Nesmith, Hollis

Credit: File

Credit: File

NESMITH, Hollis Jefferson "Jeff"

Hollis Jefferson "Jeff" Nesmith, Jr., a Pulitzer Prize winning journalist and author, passed away on January 13, 2023, after a brief illness. He was 82 and had lived a life full of exciting adventures, great stories and a lot of laughter.

Born outside of Plant City, Florida, in 1940, Jeff attended "strawberry schools" in Hillsborough County, with his early education scheduled around the winter strawberry harvest. He earned his degree in journalism from the University of Florida and spent most of his career as a reporter. He began at the Atlanta Constitution, where he met Achsah Posey Nesmith, his wife of 56 years, a former journalist and speechwriter for President Jimmy Carter and Senator Sam Nunn. Jeff worked for the Philadelphia Bulletin from 1975 to 1977 and in the Washington Bureau of Cox Newspapers from 1977 until he retired in 2007.

In 1998, Jeff won the Pulitzer Prize in the national reporting category with Russell Carollo, of the Dayton Daily News, for a series on the U.S. military's mismanagement of the medical care of service men and women and their dependents. He covered the first moon landing in 1969 and he was in the stands with Hank Aaron's family when Aaron broke Babe Ruth's homerun record. He wrote about mafia dons and corrupt politicians in Philadelphia, white supremacists in the Georgia legislature, and CDC directors fighting to banish smallpox from the earth. Jeff's reporting spanned from human rights abuses of Latin American dictatorships in the 1980s, the reconstruction of Kuwait after the Gulf War, and national science and medicine topics. He received the World Hunger Media Award in 1986, Harvard's Goldsmith Prize for Investigative Reporting in 1996, and was a finalist for the Pulitzer in National Reporting the same year. In 2001, Jeff and Ralph Haurwitz, of the Austin American Statesman, wrote a series on deadly pipeline disasters which won the Thomas L. Stokes Award for Best Energy and Environment Reporting and the Society for Environmental Reporting Award in 2002.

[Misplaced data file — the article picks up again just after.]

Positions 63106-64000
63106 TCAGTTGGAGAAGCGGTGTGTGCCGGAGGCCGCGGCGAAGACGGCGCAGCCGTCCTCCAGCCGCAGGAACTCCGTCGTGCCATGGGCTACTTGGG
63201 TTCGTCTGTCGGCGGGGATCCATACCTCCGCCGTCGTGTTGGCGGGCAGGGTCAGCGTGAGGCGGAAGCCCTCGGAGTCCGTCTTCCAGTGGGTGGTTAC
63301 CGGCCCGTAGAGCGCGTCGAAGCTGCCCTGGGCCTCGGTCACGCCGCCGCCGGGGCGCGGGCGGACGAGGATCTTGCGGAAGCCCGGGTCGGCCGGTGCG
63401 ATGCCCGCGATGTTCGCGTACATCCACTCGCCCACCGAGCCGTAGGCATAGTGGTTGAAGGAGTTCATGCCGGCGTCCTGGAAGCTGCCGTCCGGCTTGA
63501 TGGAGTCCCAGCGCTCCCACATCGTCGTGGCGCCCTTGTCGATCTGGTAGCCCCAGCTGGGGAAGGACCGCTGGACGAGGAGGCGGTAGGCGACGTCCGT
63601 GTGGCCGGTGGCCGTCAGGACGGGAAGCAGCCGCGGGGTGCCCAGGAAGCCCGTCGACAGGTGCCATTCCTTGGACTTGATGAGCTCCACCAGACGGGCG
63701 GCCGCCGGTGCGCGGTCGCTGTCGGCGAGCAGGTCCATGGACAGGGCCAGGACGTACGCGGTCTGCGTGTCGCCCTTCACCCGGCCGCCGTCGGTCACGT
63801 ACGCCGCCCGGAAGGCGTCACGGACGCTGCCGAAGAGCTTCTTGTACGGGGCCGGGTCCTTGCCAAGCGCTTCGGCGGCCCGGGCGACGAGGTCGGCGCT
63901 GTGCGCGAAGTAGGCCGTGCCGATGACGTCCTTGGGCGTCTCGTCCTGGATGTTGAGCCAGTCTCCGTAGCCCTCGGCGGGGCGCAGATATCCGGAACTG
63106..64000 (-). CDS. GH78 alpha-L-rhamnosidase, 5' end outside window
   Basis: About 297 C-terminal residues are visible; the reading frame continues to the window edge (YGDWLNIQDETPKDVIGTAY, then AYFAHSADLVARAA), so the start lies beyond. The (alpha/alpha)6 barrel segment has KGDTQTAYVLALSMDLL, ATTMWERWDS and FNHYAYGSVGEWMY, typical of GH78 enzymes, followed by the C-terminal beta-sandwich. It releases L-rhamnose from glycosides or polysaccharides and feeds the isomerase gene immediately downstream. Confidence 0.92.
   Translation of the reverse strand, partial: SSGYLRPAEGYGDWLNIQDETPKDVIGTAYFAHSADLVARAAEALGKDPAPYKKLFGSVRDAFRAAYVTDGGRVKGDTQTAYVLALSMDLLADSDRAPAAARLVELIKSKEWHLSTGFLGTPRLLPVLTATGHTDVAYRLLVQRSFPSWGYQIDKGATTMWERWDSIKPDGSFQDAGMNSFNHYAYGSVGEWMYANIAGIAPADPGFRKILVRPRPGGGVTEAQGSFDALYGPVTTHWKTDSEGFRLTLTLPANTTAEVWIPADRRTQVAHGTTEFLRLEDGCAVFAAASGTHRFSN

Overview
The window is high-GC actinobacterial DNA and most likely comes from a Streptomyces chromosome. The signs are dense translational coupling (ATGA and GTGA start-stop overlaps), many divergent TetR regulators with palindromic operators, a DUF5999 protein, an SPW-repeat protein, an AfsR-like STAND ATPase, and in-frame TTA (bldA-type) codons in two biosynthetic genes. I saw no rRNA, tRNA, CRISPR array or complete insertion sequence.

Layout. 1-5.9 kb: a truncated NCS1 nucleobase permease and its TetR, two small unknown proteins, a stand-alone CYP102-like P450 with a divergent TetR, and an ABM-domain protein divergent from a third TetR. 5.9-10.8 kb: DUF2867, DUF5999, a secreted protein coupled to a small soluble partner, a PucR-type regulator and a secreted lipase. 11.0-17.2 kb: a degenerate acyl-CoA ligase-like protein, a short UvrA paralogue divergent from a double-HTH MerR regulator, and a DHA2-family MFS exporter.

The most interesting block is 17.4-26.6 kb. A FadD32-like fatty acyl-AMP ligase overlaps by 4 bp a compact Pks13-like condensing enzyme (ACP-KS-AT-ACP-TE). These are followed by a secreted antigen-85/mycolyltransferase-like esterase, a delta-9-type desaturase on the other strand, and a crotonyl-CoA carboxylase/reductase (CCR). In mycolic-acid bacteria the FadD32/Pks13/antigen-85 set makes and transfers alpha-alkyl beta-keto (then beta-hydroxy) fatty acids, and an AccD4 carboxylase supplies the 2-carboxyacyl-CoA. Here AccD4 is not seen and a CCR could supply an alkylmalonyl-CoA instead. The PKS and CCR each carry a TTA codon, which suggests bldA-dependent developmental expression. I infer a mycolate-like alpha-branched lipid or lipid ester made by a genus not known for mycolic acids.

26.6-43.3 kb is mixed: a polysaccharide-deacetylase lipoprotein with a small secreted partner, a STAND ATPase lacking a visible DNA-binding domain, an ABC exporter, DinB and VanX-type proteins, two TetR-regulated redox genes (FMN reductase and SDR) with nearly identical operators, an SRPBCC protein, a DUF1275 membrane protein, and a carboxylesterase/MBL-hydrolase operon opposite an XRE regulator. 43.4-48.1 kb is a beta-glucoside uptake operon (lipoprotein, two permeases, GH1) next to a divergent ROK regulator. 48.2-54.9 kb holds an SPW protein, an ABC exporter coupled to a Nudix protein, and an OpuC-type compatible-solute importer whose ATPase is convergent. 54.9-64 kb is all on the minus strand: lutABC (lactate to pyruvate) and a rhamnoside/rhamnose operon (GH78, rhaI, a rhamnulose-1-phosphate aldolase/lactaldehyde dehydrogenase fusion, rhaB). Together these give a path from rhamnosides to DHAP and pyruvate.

In 1999, Jeff wrote No Higher Honor, a book about the sinking of the USS Yorktown in World War II. His uncle, Joe Wetherington, survived the Battle of Midway aboard the Yorktown. When Jeff was growing up, his mother referred to the Yorktown as "your Uncle Joe's Ship," leading him to think of the USS Yorktown as the family aircraft carrier.

When he wasn't exposing the incompetence of small-town sheriffs in rural Georgia, the corruption of big city officials in Philadelphia, or the misdeeds of bureaucrats at all levels in Washington D.C., Jeff was raising a family and traveling the world. He loved to visit places less traveled, where nature's mark was still visible — from the Amazon rainforest to the Serengeti.

In addition to his wife, he is survived by his daughter, Susannah Nesmith (Charles Rabin), of Miami, Florida; his son, Jeff Nesmith III (Tara Ronzetti) of Arlington, Virginia; several nieces and nephews; including his sister's devoted daughter, Deborah Middleton (David Van de Houten), of San Diego, California; and his beloved grandchildren, Siena Kaya Ronzetti Nesmith and Dominic Jefferson Ronzetti Nesmith. He was predeceased by his sister, Roberta "Bunny" Middleton; and his parents, Thetis Wetherington Nesmith and Hollis Jefferson Nesmith, Sr.

In remembrance of Jeff Nesmith and his lifelong pursuit of truth and human rights, the family asks that in lieu of flowers, donations be directed toward The Reporters Committee for Freedom of the Press, where Jeff was on the steering committee, or The Carter Center, to which Jeff and Achsah have been longtime donors.